Pilot Dies Suddenly After Suffering Medical Emergency Shortly After Takeoff from Chicago Airport


An American Airlines flight was forced to return to its take-off location Nov. 26 after the aircraft’s pilot suffered a medical emergency in-flight.

“We need to return. Captain is incapacitated,” the aircraft’s copilot told air traffic control.

American Eagle Flight 3556 had previously departed from Chicago O’Hare Airport,  bound for Columbus, Ohio, according to CNBC.

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A copilot later confirmed that the incapacitated captain would require medical assistance upon arrival at the airport.

“We’re going to need paramedics,” the pilot said of the situation.

The flight was conducted by Envoy Air, a smaller company owned by American Airlines, according to CNBC.

The company confirmed that the ailing pilot later died at a hospital.

“Despite heroic efforts by those on board and first responders on the ground, our colleague passed away at the hospital,” Envoy said of the fatality in a statement.

“We’re deeply saddened and are doing all we can to support his family and our colleagues at this time.”

The medical emergency occurred soon after the flight’s original departure. American Eagle Flight 3556 returned to O’Hare 37 minutes after originally departing, according to CNBC.

The pilot’s cause of death wasn’t immediately clear.

The death of the pilot has certainly raised some eyebrows as well. Given that pilots undergo rigorous health examinations, it’s certainly fair to ask what exactly happened.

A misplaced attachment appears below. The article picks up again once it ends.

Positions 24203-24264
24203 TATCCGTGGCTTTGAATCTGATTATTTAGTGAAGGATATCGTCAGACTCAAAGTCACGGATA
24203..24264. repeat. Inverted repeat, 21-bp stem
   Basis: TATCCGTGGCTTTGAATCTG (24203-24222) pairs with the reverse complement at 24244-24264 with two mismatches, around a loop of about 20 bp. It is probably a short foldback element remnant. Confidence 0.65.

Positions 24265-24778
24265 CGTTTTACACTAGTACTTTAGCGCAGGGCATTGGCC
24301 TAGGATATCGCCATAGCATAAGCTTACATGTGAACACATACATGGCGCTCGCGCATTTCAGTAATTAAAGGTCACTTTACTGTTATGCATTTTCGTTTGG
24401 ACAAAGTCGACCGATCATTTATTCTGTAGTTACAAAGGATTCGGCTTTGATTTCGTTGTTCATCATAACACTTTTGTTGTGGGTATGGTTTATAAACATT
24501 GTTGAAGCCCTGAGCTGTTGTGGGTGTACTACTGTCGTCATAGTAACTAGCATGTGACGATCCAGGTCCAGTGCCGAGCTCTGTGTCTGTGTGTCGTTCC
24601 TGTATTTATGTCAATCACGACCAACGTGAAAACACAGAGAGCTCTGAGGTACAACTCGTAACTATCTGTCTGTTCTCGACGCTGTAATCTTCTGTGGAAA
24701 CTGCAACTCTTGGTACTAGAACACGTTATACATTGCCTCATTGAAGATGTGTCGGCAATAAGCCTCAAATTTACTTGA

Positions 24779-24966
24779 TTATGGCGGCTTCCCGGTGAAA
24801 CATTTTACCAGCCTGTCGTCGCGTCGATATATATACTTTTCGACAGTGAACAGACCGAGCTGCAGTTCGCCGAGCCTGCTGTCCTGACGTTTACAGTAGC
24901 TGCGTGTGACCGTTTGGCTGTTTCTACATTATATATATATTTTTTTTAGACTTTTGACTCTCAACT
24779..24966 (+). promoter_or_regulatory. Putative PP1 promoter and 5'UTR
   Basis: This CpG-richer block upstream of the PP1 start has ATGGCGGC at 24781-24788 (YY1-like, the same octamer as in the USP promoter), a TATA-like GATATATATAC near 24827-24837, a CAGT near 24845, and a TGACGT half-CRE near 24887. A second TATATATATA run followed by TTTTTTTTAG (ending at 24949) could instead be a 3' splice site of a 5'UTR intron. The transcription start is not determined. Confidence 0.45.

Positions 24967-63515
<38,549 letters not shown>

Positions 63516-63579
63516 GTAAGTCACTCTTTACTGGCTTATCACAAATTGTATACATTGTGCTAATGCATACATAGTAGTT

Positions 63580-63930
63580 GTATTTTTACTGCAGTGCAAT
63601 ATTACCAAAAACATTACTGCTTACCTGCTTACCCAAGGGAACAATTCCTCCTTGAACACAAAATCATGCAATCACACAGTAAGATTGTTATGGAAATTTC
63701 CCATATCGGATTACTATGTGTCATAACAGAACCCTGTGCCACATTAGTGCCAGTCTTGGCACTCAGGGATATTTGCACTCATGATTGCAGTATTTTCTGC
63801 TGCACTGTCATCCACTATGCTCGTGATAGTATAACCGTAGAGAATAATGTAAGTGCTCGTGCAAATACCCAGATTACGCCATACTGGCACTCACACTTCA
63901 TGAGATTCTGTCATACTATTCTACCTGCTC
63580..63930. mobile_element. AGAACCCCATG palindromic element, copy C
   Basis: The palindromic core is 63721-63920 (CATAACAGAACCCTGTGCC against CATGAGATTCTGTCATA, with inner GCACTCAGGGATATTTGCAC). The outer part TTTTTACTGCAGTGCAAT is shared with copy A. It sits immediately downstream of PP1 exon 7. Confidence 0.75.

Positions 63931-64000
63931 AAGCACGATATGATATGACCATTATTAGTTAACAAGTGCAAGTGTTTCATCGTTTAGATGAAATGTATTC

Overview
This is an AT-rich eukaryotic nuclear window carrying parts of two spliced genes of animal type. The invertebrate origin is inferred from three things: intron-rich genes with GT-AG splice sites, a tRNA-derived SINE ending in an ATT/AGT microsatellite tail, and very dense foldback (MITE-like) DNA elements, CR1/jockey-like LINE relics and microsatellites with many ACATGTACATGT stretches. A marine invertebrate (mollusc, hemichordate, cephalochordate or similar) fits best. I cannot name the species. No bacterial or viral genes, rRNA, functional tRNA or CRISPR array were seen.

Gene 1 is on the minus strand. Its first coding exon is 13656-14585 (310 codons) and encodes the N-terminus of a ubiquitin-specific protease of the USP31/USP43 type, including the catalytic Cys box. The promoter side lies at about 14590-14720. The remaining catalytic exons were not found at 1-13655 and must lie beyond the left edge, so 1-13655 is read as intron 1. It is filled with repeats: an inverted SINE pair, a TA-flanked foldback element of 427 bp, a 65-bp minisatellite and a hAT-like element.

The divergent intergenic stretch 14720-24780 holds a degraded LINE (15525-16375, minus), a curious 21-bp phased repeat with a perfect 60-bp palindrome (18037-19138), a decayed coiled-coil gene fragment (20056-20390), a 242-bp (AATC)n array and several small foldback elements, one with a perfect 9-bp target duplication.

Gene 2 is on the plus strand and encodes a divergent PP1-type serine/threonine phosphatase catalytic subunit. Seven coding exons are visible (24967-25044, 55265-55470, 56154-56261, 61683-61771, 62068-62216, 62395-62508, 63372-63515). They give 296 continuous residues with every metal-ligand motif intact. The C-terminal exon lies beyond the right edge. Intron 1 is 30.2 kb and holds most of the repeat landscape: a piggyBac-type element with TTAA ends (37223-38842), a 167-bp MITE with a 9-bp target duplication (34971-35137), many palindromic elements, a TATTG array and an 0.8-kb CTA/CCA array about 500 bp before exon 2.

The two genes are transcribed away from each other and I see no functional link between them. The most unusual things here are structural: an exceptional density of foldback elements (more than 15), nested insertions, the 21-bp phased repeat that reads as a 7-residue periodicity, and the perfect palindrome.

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Of note, the pilot’s vaccination status has not been revealed.

The Federal Aviation Administration is investigating the circumstances of the in-flight emergency, according to CBS News. Federal law requires that two pilots man the controls of commercial aircraft at all times.

For American Airlines, the pilot’s tragic passing is the latest incident in what has been a rough 2022 for the beleaguered aviation titan.

In January, American Airlines came under fire for what many described as “hypocrisy” when it came to their different treatments of the “Let’s Go Brandon” phrase and BLM pins.

In April, American Airlines began offering the bizarre option for on-the-ground “flights.”

In July, a mother recounted the airline essentially losing her daughter — and losing a customer in the process as well.

In November, while this incident was hardly their fault, an American Airlines plane suffered some significant damage after being assaulted by bird strikes.

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